7

Our 6.5 month old used to sleep well; put up/put down. She'd fall asleep on her own at around 8pm only to wake up once for feeding. She would then wake up around 5:30am to then be held to sleep till 7:00am (the last part I don't know why).

2 weeks ago, she started waking up every 40 minutes to 1 hour throughout the night. She would cry fairly hard as soon as she woke up and the cry would escalate very loudly if she was not tended to within 30 seconds. As soon as she's picked up, she falls right back to sleep and you have to hold for at least 3 to 5 minutes before putting her down. Even then, she would wake up again in 10 minutes.

As you can see, this makes sleep impossible for both working parents. We now have splitting headaches during the day and I'm afraid we will lose our minds soon.

My kid is very happy during the day and never cries during day time nap either. She only becomes difficult at night.

The thing is, we put her to bed at the same routine as before. She falls asleep on her own at 8pm every night.

What's wrong? Is there light at the end of tunnel? Please tell me this won't go on until she's 1 year old or even longer.

  • 4
    Perhaps she is teething? – Greg Hewgill Apr 10 '17 at 1:47
  • Does she breast or bottle feed? Colic sounds possible as well. – Stu W Apr 10 '17 at 6:23
  • Where does she sleep? Same bed? Same room? Different room? It sounds like she wants more contact. – Erik Apr 10 '17 at 9:17
  • I dealt with this insanity too. My answer was to take her to another room and sleep with her. Took about a year and eventually she let me gradually sleep in the other room. like start with her, then wake up middle of the night and slip away. It was hard, and even though a year seems like a long time I assure you you'll forget the horror and think nothing of it later. I alone slept with her while her mom got actual sleep in the other room. It was necessary to do it that way when all other ideas failed – Kai Qing Apr 10 '17 at 20:35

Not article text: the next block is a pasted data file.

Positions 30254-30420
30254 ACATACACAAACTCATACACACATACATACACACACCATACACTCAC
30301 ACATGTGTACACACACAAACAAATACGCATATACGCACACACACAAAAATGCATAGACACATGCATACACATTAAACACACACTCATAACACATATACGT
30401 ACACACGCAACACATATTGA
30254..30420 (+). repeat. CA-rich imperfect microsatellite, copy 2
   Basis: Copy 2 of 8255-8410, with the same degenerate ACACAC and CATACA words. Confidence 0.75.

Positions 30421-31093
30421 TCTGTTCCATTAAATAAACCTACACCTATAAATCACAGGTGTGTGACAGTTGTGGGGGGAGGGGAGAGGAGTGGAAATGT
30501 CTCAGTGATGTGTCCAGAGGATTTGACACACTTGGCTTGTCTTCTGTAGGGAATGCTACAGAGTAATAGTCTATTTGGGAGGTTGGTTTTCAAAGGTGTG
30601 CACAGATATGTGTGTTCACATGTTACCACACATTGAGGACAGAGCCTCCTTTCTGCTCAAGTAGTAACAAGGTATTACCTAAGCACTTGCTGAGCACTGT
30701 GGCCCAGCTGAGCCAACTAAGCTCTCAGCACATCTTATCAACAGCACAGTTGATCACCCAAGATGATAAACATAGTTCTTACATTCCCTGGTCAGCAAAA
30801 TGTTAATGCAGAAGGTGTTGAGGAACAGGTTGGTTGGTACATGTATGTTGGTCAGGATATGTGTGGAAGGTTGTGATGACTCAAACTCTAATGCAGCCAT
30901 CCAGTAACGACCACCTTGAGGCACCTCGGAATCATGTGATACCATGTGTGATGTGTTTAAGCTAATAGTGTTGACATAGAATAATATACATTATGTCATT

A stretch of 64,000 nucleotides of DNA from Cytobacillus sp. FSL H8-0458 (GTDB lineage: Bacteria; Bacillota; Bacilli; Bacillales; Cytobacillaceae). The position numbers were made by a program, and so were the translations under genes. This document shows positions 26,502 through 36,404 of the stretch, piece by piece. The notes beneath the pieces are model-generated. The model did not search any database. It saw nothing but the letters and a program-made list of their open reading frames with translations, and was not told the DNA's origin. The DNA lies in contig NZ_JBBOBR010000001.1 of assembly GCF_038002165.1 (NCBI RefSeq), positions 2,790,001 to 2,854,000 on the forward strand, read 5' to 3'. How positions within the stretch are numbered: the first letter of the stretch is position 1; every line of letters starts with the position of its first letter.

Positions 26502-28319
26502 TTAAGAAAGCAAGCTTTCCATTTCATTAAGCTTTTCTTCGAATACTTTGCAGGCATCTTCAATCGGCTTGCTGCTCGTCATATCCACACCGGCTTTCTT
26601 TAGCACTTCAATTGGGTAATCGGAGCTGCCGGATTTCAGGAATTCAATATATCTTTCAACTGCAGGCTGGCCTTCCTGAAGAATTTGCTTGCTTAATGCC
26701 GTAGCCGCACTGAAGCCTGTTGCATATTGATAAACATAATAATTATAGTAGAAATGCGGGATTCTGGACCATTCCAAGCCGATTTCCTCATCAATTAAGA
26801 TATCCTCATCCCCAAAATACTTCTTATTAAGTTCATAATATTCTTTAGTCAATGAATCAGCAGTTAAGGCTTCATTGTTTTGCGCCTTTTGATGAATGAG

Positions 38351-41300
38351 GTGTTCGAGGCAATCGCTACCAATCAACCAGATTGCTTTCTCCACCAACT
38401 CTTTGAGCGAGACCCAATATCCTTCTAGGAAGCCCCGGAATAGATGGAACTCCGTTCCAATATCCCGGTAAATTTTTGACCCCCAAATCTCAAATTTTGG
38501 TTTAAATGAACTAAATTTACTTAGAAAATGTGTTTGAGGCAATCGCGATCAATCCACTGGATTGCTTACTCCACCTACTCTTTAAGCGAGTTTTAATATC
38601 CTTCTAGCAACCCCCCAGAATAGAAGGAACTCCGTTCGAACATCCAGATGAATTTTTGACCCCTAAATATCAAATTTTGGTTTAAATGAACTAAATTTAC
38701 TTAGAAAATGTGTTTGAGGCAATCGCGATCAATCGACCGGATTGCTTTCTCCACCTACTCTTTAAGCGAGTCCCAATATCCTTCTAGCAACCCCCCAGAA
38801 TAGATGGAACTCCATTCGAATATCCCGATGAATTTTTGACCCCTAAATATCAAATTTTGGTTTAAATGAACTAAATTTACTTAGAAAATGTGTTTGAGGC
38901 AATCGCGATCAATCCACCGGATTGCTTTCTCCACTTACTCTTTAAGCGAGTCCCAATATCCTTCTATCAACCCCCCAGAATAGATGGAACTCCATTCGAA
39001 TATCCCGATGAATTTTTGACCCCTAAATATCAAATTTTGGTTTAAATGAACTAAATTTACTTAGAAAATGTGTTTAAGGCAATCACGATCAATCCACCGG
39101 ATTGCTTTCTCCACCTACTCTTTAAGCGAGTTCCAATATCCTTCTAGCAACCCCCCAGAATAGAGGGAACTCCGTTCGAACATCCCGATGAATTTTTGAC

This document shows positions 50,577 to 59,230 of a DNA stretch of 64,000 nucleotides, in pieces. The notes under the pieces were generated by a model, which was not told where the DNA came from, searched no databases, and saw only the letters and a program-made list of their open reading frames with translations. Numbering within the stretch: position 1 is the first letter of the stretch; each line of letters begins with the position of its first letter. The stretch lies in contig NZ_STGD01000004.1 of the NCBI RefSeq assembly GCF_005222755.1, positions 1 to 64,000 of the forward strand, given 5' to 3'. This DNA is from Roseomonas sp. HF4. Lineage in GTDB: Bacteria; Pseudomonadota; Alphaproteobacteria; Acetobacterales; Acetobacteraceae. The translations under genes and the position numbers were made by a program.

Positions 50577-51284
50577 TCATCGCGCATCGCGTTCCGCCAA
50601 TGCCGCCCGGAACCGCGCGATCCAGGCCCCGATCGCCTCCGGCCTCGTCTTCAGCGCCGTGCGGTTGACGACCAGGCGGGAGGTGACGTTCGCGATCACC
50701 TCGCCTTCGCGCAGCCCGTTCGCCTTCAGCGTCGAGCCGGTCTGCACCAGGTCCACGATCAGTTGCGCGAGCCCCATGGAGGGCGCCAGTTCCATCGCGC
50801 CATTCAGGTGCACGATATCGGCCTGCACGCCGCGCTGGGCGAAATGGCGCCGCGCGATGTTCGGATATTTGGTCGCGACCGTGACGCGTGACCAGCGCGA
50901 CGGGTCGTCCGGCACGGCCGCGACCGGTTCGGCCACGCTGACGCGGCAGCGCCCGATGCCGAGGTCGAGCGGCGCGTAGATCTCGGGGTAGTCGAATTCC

• @GregHewgill Yes she is, she has 4 teeth out now. WIll this last until 2 years old ? – user27203 Apr 11 '17 at 1:36
3

If this is new behavior, your child may be experiencing a sleep regression. There will be a number of times your baby's brain develops at a fast rate and this can cause trouble with sleep as well as increased fussiness at times. Our baby was generally awesome outside of these periods of mental development.

So rest assured, this won't last for forever.

There are a number of things you can do to try and help with the situation. While this site doesn't provide any citations of their sources they do provide some options for helping.

1

While I think sleep regression mentioned by JackOfTales is a great guess as to what's happening. I would put my money on pain from teething.

As everyone else mentioned, there is light at the end of the tunnel, and it won't last forever. When my child started doing this (around 6 months), we tried a night, where we gave our child Children's Motrin (or some other very safe pain reliever for kids...I am not a doctor) right before sleep. This worked really well for us, and we did it once or twice a week, alternating between two different pain reliever's as recommended by our pediatrician.

I don't like the idea of moving the kid to another room as a method for solving the problem....but I'm also a helicopter parent who can't leave them alone when I think they're in pain.

Having said that, early on, my wife and I did take turns sleeping in a different room. That way the impact is a little less.

  • I'd add some caution on the part about teething pain. When our child first started getting his I looked into the available literature and found there's a lot of mis-information and misunderstanding around teething. This article is a bit old but has a good summary, although really should provide better citation. – JackOfTales Apr 13 '17 at 14:42
0

I think there are two separate issues: 1) the sleeping pattern, and 2) your coping with the sleeping pattern. Having lived through something similar twice, perhaps I can offer some helpful nuggets.

1. Try a sleep swing. If it works, it will be the best $50-100 you ever spent, and you won't have to do anything else different.

2. Try sleeping chest to chest for a few hours This is not a long-term fix, but if you can break the pattern, that can be the difference maker.

3. Cover sleeping shifts in 3 or 4 hour stretches. There needs to be a space for each partner to get uninterrupted sleep for a few hours at a time. A spare mattress or air mattress can be used next to the crib or swing.

4. Try a comfy recliner chair and co-sleep. This sort of combines the above; again, it's important that each partner gets hours of consecutive uninterrupted sleep time. Otherwise you might go insane.

5. Try some rice cereal or yogurt. She may be hungry and need something more substantial to supplement breast milk.

  • 1
    I suggest alternating every other day instead of splitting the night in half. Sleeping a complete night will let you recuperate in ways that two half nights will not. It's also easier to manage. – user27286 Apr 12 '17 at 17:45

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